Style Living Self Celebrity Geeky News and Views
In the Paper Shop Hello! Create with us

REVIEW: Seventeen’s ‘Power of Love: The Movie’ is a heartfelt dedication to Carats—and a bittersweet return to pre-pandemic times

By Hannah Mallorca Published Apr 26, 2022 5:40 pm

Do all things with love—a timely reminder that Seventeen has taken to heart for the past seven years.

The “seven-year itch” is a terrifying time for K-pop groups and fans. Usually, it marks the end of an idol’s career, an inevitable decline in star power, or a so-called career limbo. For a group that’s been around for seven years, Seventeen is one of the lucky few who remained strong, and that’s because of love. 

As Woozi puts it best in SEVENTEEN Power of Love: The Movie, “Someone once told me, ‘I found the strength to live thanks to your music.’ I learned it works the other way round, too. That’s how I feel about our fans. I’m becoming a person that finds the strength to live, thanks to them.”

The film, which is described as a “love letter in movie form” to Carats, or Seventeen’s dedicated group of fans, is a culmination of the 13-member group’s growth from their debut—where love is the center of their prosperous career. 

Power of Love: The Movie takes viewers on a sentimental journey of Seventeen’s seven-year career from never-before-seen footage to swoon-worthy performances that show the members’ ability to sing, dance, and perform. As if opening the film with the kilig-inducing Crush is more than perfect to start. 

One of the most notable moments of the film, however, is the members’ interviews where they talk about their respective idol careers, childhood dreams, what sets the Vocal team apart from the Hip-Hop and Performance teams and vice versa, and their love for Carats. To put in fangirl lingo, why can’t DK and Vernon marry me already?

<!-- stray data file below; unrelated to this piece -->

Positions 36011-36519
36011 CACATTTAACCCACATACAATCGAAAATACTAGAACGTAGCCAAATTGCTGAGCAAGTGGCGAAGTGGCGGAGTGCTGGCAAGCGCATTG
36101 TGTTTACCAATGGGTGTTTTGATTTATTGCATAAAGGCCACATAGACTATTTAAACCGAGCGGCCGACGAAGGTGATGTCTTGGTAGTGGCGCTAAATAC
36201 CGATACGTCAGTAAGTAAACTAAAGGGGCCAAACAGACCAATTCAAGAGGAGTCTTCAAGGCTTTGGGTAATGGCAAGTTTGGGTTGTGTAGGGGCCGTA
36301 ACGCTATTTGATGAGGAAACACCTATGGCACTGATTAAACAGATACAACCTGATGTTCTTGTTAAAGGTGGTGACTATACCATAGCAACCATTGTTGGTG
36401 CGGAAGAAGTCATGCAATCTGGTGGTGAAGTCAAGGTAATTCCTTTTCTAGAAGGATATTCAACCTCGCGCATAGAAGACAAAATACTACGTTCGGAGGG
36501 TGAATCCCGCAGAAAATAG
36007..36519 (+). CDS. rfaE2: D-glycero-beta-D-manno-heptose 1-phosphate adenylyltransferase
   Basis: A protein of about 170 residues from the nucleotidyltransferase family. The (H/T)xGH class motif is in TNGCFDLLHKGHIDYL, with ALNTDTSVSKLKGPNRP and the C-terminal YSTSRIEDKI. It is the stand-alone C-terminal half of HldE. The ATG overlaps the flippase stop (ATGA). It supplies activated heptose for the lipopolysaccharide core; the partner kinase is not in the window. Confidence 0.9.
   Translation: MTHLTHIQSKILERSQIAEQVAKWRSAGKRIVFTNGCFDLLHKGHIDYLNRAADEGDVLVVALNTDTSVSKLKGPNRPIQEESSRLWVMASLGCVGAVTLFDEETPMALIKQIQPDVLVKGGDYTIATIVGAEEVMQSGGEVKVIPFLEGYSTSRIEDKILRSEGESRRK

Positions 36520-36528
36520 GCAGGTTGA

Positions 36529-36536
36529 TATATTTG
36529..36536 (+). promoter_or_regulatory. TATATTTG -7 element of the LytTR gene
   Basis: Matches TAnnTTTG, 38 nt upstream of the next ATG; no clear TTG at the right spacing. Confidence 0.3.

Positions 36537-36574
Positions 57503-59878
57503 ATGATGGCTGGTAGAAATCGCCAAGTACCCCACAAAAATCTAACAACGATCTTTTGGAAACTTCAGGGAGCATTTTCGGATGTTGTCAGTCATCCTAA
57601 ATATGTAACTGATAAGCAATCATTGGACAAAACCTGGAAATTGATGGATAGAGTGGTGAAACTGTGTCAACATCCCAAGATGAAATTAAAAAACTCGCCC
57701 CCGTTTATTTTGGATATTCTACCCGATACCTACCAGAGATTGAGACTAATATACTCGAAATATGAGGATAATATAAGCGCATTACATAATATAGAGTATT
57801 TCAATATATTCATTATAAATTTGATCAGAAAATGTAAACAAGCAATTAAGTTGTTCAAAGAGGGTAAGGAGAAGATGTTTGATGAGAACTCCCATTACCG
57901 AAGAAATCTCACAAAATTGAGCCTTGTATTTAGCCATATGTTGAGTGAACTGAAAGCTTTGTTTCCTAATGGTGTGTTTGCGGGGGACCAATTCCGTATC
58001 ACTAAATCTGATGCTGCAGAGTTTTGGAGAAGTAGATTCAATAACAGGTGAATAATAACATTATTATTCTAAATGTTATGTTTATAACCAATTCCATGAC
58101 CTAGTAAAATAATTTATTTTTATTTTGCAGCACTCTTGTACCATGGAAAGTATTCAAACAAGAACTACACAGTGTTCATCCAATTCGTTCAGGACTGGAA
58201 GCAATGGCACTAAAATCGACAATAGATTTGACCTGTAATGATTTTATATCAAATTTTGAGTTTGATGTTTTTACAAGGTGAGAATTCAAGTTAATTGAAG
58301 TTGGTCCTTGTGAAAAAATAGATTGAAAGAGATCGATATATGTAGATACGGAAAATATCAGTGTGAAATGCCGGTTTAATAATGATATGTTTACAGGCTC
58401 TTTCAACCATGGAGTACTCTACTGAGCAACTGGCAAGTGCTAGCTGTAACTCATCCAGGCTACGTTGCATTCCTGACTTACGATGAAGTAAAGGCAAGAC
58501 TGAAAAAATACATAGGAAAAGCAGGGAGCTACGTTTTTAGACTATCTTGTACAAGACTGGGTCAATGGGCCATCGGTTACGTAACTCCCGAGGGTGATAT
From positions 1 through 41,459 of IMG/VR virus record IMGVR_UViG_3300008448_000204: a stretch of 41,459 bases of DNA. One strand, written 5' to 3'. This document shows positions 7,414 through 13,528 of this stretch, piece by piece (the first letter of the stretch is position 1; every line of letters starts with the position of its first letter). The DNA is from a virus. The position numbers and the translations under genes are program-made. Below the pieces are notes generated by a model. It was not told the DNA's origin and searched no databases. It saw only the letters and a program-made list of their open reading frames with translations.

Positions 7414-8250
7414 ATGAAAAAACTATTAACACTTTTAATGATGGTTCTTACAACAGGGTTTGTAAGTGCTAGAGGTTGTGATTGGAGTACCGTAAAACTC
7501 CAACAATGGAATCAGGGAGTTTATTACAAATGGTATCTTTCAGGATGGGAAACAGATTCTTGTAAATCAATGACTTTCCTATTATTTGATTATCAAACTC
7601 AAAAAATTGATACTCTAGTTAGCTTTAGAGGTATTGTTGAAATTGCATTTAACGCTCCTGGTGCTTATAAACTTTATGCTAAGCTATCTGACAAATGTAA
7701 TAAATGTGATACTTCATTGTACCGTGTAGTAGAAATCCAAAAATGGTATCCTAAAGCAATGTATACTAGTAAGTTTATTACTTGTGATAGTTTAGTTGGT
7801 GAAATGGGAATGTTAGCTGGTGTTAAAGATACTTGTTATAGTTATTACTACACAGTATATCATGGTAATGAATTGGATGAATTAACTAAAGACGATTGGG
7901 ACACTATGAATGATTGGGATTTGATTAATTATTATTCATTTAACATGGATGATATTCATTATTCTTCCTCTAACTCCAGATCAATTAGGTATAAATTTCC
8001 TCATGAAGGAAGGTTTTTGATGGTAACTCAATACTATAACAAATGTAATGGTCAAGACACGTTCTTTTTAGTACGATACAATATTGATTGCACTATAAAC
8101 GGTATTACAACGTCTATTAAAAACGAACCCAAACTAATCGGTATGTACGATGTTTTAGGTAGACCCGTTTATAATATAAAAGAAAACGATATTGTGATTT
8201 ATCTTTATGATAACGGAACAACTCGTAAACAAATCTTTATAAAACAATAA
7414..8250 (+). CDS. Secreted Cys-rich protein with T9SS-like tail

Though Woozi’s apparent self-denial about being a singer is the most relatable soundbites of the group’s solo ‘ments. “I thought it couldn’t come true. Like, ‘This isn’t my dream.’ I denied it.” These words alone, it solidifies why Seventeen continues to touch fans’ hearts through the years. 

Captivating performances aside, one of the standouts of the film is the members opening up about holding concerts during the pre-pandemic era. Like many artists, it’s an unsettling thought to be singing on an empty stage. And for Seventeen, the constant use of the phrases “I miss you” or “I want to see you again” describes one of the biggest frustrations of many performers today — as mundane as these words may seem.

Seventeen is not scared to share how the pandemic brought them closer as a family. The members gushed about how they’ve grown as individuals, leading to them becoming more of a family rather than merely a team. Jeonghan couldn’t have said it better himself: “Should I say we have become more attached?”

But this is not to say that the film is free from flaws. For avid fans of Seventeen (me included), the film is a heartfelt dedication and a documentary film of some sort to Carats. For newbies, it might take a bit of getting used to since it’s hard to watch a concert film if you don’t know many of the songs—unless you’re musically inclined.

Probably, newbies have to brush up on their Seventeen knowledge to appreciate the film in all its glory. For starters, the group has 13 members after all. 

Either way, it’s an enjoyable and fangirl scream-worthy film to watch. Returning to in-person concerts (minus the masks and health restrictions) might take time, but Seventeen’s charm, musicality, and performing abilities go beyond the theater screen. Plus, the boy group’s discography is God-tier after all.

If you’re able to make it through the film without screaming at S.coups, Wonwoo, Mingyu, Vernon, Woozi, Jeonghan, Joshua, DK, Seungkwan, Hoshi, Jun, The8, and Dino at least once, you’re a heck of a strong fangirl.